In 1929 Banking was the epitome of co-mingling. Bank officials thought nothing of using their depositor’s money to speculate in the ever rising stock market. The day the bubble burst, October 29,1929, not only did investors lose what they thought they had in the market but also what they thought they had safely tucked away at the local bank.
The 1933 Banking Act, including the Glass-Steagall provisions, sought to separate commercial and investment banking. The idea was to learn from history and take away public deposits from the Bankers ability to access them for private gain.
Starting in the early 60’s campaigns mounted to overturn Glass-Steagall by a few in Congress. They were driven by lobbyist’s check book. The position was taken that Glass-Steagall inhibited US banks from being competitive in the world’s markets. The reality was that the newly created financial engineering coupled with the ever increasing pools of depositor’s cash made the profit potential irresistible.
Finally in 1999, the two provisions restricting affiliations between banks and securities firms were repealed. President Clinton said “the Glass-Steagall Law is no longer appropriate.” Thus, the seeds were sown for another ’29 meltdown. In less than a decade America and the world experienced the financial crisis of 2008. The cookie jar was made available and the bankers, like 1929, took full advantage.
I summarize and re-live this brief bit of financial history because the chief architect of the repeal of Glass-Steagall was Senator Phil Gramm. The Gramm-Leach-Bliley Act (GLBA) allowed large investment banks (TBTF) to be exempt from regulators. (Hmmmm maybe I shouldn’t do that? We’ll just pay the fine) In addition, Gramm lobbied and won a provision that made credit default swaps, the central culprit in the ’08 housing collapse, exempt from any regulatory oversight.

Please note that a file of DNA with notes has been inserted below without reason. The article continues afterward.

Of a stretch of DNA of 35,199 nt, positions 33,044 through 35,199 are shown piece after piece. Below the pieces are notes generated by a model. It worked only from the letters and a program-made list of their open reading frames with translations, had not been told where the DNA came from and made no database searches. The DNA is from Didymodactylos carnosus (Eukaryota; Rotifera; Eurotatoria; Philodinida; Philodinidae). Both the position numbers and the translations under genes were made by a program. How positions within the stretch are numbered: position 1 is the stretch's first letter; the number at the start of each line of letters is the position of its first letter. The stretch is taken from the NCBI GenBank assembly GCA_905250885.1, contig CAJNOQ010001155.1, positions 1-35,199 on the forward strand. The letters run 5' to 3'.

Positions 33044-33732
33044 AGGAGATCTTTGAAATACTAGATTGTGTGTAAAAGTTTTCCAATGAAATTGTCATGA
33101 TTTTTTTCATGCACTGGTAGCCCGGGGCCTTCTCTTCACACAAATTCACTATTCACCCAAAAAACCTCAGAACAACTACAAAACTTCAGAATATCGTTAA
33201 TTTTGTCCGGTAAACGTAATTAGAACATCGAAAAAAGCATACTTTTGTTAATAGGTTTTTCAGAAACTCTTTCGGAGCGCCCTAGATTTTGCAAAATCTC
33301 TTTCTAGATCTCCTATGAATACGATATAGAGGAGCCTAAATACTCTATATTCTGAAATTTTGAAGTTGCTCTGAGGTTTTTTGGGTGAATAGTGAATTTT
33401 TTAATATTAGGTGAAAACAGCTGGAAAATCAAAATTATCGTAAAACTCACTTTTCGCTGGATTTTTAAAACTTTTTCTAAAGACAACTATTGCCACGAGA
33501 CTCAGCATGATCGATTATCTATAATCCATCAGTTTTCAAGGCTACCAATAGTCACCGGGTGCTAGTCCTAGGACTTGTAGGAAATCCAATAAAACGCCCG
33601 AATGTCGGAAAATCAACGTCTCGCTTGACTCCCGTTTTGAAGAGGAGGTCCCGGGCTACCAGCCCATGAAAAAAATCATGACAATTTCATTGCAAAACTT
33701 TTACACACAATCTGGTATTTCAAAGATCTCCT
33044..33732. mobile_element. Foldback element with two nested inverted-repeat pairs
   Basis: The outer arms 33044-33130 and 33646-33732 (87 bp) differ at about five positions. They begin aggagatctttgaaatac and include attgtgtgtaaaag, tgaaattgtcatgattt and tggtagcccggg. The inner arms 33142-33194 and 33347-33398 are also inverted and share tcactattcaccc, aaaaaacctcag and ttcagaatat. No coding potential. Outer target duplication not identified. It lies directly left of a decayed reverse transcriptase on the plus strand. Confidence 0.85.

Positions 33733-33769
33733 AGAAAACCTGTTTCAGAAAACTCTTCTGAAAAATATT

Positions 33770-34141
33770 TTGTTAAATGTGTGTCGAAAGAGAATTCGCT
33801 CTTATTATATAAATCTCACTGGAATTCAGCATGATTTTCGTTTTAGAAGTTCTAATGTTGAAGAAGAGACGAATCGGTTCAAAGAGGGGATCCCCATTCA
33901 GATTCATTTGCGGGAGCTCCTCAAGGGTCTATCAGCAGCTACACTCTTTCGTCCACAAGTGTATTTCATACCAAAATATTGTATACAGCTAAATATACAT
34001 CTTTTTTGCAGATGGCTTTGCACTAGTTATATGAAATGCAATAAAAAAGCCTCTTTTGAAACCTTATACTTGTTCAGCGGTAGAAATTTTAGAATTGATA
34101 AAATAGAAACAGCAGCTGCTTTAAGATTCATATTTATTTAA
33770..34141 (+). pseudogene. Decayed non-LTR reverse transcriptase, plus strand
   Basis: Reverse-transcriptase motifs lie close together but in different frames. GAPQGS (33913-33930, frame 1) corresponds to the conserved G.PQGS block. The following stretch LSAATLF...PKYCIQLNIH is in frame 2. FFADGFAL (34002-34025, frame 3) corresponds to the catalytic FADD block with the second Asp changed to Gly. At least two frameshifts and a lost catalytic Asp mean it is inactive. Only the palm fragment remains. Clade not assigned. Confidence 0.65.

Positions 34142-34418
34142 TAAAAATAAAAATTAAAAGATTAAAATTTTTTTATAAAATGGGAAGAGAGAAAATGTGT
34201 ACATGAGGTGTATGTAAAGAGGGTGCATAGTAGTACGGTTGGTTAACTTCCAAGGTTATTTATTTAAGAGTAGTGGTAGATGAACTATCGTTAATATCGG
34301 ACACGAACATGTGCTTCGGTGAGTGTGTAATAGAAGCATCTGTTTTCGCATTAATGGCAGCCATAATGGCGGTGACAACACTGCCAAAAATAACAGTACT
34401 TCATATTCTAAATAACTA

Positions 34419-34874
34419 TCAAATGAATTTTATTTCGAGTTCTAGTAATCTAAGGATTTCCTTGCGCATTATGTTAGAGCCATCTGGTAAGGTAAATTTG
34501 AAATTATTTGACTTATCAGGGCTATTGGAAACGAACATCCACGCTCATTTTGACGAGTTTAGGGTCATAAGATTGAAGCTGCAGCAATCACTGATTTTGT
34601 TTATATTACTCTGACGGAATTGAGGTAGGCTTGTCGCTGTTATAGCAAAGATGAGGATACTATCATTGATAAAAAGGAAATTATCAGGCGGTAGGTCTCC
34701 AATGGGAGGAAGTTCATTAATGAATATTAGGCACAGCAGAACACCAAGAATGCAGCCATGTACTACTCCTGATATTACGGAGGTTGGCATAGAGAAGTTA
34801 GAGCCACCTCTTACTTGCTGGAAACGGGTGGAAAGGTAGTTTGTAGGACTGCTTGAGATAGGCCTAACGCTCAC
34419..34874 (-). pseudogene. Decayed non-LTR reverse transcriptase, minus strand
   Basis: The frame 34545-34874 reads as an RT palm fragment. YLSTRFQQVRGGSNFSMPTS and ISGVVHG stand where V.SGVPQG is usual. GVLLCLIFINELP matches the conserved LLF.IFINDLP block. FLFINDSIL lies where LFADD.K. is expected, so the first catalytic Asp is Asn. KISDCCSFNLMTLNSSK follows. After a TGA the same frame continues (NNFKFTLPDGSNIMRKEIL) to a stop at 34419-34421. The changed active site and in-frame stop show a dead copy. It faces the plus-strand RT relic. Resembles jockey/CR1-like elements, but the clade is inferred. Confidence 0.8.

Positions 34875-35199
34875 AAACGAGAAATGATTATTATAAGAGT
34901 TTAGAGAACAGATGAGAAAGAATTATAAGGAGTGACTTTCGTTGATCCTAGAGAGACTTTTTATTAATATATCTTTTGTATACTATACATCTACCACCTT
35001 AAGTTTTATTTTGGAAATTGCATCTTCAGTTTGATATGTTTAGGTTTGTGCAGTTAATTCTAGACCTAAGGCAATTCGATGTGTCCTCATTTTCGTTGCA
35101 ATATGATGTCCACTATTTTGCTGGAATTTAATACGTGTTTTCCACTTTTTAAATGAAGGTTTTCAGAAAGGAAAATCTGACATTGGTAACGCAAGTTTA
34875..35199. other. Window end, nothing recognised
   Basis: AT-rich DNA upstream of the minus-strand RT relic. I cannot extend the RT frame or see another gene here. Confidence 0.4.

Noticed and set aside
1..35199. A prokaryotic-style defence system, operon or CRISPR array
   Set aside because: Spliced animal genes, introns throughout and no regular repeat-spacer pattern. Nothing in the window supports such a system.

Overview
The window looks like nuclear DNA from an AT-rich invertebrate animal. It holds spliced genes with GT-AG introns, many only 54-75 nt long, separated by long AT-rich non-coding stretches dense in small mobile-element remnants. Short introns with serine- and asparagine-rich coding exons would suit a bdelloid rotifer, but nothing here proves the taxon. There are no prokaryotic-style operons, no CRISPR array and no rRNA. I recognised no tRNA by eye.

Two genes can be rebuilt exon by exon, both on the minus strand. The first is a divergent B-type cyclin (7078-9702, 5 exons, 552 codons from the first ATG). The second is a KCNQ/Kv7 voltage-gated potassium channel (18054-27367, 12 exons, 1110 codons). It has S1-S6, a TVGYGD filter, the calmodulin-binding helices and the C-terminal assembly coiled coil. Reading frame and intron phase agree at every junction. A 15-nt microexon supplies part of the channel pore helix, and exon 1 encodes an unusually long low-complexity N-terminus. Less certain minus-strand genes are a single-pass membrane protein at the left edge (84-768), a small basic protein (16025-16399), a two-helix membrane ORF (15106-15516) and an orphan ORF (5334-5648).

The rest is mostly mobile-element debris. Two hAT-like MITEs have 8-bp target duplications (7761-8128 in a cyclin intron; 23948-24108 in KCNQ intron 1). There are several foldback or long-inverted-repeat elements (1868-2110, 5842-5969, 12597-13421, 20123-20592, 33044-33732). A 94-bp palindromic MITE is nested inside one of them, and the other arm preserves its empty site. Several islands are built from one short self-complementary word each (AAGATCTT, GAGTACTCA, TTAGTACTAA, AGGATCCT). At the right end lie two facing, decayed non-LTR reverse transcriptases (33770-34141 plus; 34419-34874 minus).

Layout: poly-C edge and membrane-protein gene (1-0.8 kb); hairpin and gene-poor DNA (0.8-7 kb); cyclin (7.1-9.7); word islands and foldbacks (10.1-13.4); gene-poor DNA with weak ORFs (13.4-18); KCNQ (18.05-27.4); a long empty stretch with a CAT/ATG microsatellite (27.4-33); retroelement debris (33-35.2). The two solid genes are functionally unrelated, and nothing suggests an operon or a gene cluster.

As millions lost jobs, homes were foreclosed and life savings wiped out, Phil Gramm responded by declaring that everything was simply a “mental recession.” He also said that the U.S. had become “a nation of whiners” over the economy.
All this would have remained cocktail party conversation or a few simple footnotes in history had Presidential candidate Ted Cruz not brought it all front and center.
Isn’t TrusTed vowing that never again will we see the decimation as we saw in’08?
Isn’t he demanding the re-institution of Glass-Steagall?
Isn’t he vowing to keep on the sidelines the culprits from the last crisis?
TrusTed continues to amaze and confuse as he has just recently announced that former Texas Senator Phil Gramm will be his new Senior Economic Advisor.
Yes, that is correct, the same Gramm of the Gramm-Leach-Bliley fame. It is the same Gramm who told SEC Chairman Arthur Levitt that “unless the waters are crimson with the blood of investors, I don’t want you embarking on any regulatory flights of fancy.”
TrusTed’s financial line up is almost complete: 1) Heidi Cruz- Investment Management Division Goldman Sachs 2) Phil Gramm- author of GLBA 3)????
Perhaps Hank Paulson or Tim Geithner would be available to fill slot number 3. That would certainly complete the hat trick of TBTF advocates for TrusTed.
All told it should make every investor feel very comfortable knowing President (?); TrusTed’s true feelings about the BIG BANKS.